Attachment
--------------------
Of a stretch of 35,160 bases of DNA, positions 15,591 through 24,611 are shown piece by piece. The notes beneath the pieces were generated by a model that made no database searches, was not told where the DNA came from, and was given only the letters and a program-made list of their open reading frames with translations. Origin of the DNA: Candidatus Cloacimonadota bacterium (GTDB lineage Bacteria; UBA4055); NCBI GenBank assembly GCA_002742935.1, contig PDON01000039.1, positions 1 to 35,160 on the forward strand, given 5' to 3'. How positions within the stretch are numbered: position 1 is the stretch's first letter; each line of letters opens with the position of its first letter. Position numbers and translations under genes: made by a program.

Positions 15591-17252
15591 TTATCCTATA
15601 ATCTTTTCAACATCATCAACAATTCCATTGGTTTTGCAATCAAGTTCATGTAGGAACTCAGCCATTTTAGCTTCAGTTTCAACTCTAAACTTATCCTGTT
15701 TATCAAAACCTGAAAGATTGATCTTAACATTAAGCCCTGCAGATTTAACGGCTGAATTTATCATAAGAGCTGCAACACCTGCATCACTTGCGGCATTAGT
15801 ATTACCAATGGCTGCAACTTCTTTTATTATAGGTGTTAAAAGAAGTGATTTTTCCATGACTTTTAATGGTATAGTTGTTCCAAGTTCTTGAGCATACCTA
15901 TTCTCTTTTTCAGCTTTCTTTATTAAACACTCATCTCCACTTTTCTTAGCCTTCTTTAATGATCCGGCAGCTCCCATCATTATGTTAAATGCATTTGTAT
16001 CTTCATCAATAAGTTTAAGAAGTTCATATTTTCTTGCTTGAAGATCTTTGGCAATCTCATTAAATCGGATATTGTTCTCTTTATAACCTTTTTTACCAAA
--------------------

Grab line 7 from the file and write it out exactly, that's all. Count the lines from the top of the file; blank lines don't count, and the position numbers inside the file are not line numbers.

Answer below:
15901 TTCTCTTTTTCAGCTTTCTTTATTAAACACTCATCTCCACTTTTCTTAGCCTTCTTTAATGATCCGGCAGCTCCCATCATTATGTTAAATGCATTTGTAT